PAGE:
by Veranika Lukashevich
On September 25th 2015 top world leaders gathered to adopt a set of 17 highly ambitious Sustainable Development Goals (SDG), which are aimed to be achieved in the course of the next 15 years. Growing from the success and the failures of the Millennium Development Goals, the SDGs are thoroughly more inclusive, reassuring that no one is left behind.
The implementation of the SDGs heavily relies on youth, which makes us the agents of change. There are 1.8 billion young people in the world today - a fact, that should automatically grant youth with a much more crucial role in the decision-making process of the world issues. While the SDGs are not legally binding, youth's participation and contribution to the performance of the goals solely rely on their motivation.
Looking at the 2030-plan, one cannot miss the 5th SDG on the subject of gender equality. In 2016 gender inequality still profoundly exists in various modes and needs to be brought to our fullest attention. Gender discrimination creates disadvantages for women, which subsequently makes them feel and be inferior. Girls from all countries in the world experience some form of injustice in their workplace, public or private life, which largely stems from deeply anchored stereotypes and rigid traditional worldviews. The most common form of violence experienced by a woman is by her intimate partner. How can we achieve gender equality in all spheres of our lives, when the closest partner standing to a woman, feels free to degrade her value? There is an urgent need to comprehend that gender equality is not always seen on the surface. It is subliminal and deeply embedded in the mindsets of men and women. We need to start at the root of the matter and reconstruct our attitudes, inflicting that women's rights are human rights. Change can only be initiated, if we are willing to alter our attitudes that go hand in hand with the progress that we deserve. As Phumzile Mlambo-Ngcuka, the executive director of UN Women has stated, finding change also "includes redefining our deeply ingrained perceptions of masculinity" .
At this years' Winter Youth Assembly at the United Nations Headquarters in New York City, one of the speakers Mohammed Naeem, who is a delegate at the "Man Up" campaign, striving to achieve gender equality, has mentioned something that has stuck with me. He stated that men are only ready to stand up for women if they "appreciate the feminine and the masculine sides of themselves".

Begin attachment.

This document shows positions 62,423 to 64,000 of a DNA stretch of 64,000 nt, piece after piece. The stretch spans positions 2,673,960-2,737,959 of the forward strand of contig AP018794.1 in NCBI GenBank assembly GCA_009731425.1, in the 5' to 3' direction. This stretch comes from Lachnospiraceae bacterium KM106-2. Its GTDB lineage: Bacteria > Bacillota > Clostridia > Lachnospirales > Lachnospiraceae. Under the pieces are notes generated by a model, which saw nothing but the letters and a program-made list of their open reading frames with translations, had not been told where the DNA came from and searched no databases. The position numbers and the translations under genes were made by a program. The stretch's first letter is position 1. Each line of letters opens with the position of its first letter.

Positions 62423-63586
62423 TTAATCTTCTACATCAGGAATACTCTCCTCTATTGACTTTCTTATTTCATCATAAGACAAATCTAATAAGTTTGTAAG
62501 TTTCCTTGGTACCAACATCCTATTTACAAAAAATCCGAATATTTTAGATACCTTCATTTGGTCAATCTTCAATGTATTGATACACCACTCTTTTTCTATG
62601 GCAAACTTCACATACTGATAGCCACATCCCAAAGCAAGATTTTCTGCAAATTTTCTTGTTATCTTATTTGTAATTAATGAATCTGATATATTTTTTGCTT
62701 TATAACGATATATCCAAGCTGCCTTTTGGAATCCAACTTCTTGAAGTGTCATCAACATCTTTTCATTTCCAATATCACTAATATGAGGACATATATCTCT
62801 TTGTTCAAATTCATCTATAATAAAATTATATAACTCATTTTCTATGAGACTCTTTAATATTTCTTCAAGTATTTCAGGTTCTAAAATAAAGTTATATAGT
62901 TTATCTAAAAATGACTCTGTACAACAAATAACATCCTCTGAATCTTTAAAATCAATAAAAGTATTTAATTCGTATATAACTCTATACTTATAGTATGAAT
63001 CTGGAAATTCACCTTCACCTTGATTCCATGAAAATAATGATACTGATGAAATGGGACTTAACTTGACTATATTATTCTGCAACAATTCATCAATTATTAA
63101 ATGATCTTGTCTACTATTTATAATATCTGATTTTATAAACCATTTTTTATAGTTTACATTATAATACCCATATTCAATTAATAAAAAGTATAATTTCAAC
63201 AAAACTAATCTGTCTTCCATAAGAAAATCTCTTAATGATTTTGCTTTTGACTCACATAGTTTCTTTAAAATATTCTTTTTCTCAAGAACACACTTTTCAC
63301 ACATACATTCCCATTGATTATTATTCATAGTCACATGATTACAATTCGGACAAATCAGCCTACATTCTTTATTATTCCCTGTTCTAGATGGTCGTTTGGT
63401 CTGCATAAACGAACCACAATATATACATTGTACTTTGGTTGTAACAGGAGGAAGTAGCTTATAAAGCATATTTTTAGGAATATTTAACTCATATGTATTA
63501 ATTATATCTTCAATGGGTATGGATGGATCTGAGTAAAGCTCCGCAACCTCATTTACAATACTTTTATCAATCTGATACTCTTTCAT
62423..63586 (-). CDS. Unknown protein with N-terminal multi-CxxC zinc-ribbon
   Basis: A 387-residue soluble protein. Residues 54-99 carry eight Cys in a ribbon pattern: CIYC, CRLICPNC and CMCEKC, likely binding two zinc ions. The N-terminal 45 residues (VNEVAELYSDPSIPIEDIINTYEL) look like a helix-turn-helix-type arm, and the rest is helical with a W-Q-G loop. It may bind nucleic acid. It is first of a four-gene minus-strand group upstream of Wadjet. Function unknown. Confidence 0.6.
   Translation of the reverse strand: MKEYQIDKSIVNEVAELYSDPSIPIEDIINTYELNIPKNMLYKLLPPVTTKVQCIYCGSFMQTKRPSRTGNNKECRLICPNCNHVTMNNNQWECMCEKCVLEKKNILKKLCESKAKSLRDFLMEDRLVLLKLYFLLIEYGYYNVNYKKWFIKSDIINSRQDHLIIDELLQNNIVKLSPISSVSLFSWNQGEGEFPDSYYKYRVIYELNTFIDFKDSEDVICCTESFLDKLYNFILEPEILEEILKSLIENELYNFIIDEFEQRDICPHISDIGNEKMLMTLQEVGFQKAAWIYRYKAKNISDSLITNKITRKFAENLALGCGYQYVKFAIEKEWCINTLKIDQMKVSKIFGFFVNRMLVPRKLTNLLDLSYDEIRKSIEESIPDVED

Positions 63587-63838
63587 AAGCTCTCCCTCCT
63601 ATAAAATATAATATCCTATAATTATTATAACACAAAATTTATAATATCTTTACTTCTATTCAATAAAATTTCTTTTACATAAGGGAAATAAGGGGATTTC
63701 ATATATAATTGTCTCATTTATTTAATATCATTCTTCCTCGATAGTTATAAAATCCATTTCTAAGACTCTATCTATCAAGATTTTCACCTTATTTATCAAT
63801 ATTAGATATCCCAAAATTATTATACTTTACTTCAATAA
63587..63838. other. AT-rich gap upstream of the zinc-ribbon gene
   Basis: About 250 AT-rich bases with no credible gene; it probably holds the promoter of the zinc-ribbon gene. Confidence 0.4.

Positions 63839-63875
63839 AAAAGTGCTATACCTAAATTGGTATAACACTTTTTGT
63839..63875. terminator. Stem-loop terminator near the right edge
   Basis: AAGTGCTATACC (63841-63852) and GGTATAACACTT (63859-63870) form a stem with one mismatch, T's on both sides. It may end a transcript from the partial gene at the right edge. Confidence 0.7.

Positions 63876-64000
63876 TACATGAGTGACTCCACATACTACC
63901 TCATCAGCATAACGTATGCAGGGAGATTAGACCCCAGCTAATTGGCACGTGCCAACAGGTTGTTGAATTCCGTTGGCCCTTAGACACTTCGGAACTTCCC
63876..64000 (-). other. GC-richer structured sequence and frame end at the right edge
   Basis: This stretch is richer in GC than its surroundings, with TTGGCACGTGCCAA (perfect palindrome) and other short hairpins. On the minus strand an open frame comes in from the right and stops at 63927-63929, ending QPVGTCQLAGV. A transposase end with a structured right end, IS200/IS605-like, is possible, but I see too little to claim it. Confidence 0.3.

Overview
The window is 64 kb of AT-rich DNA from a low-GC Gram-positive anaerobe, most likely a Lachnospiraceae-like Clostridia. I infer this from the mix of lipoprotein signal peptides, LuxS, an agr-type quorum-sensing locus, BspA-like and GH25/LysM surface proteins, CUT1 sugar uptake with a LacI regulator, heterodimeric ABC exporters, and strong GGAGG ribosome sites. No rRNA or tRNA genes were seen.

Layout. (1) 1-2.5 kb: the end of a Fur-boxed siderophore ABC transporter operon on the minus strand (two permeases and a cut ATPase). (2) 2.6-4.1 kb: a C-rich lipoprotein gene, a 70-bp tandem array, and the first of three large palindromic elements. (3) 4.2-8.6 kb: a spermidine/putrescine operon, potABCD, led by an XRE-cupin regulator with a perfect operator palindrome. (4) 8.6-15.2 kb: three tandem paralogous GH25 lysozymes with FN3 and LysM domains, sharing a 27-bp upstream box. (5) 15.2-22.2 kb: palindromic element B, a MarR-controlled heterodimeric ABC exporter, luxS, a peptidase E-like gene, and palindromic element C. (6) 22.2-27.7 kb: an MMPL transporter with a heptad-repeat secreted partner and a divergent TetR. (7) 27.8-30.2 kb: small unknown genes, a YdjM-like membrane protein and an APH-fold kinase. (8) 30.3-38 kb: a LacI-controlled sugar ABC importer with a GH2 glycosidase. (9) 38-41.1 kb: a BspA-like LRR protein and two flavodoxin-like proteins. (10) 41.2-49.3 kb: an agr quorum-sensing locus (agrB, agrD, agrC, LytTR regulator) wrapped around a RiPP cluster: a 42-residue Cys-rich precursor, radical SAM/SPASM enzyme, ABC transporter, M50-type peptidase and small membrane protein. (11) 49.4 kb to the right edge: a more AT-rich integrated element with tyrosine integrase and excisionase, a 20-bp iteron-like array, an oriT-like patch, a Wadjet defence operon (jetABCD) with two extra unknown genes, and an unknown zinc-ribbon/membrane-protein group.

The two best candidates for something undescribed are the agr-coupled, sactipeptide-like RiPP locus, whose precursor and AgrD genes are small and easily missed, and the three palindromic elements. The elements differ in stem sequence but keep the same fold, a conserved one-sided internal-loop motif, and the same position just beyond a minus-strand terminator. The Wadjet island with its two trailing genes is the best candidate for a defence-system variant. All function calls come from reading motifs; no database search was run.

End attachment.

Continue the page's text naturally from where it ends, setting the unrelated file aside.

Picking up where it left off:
We all are more similar and equal than we think.
Additionally, I am convinced that gender equality is closely intertwined with quality education, which represents the 4th Goal on the list. Education should not be considered as privilege, but be given as equal opportunity for all. Quality education enables young adults to participate in dialogues of various topical backgrounds; it encourages their minds to thrive, and question stereotypes and moral judgments.
Young people all over the planet are working hard to achieve gender equality and are generally engaging in the implementation of the SDGs. As one the world's biggest student organizations, AIESEC (who I was lucky to be a part of) is one of them. It directs the attention of young leaders to the issues of today. With the launch of YouthSpeak, a global youth movement, young people are encouraged to voice their opinions on how they envision the world in 2030 and take action.
Our efforts and engagements will build the framework for future generations that will continue the work towards a socially inclusive and secure future. YouthSpeak is set out to transform the workplace, entrepreneurship, and address the issues of education.
In conclusion, I would like to mention the necessity of communication. I understand communication not only as a multifaceted transcultural phenomenon, but also as the necessary tool to find reliable solutions for global challenges. It is important for young people to engage into conversations with their peers as well as global leaders in order to productively find ways to eliminate the world's biggest issues. It is time we understood how spoiled we are, with the digital resources being available and simplifying the dialogue among people. We are ready for change and all we need is to be aware of the power of our influence, use it intelligently and help change the world for better. As Monique Coleman said at this year's Winter Youth Assembly on February 18th: "We are the heartbeat" of change. As one of the delegates of the Winter Youth Assembly, I feel privileged and honored to be one of the people to stand up for change and the world that we deserve.
This post is a part of a series produced by The Huffington Post in partnership with Friendship Ambassadors Foundation following the 2016 Youth Assembly at the United Nations held on February 17-18, 2016. The winter session tackled the role of youth in the implementation of the 2030 Agenda for Sustainable Development. To see all posts in the series, click here.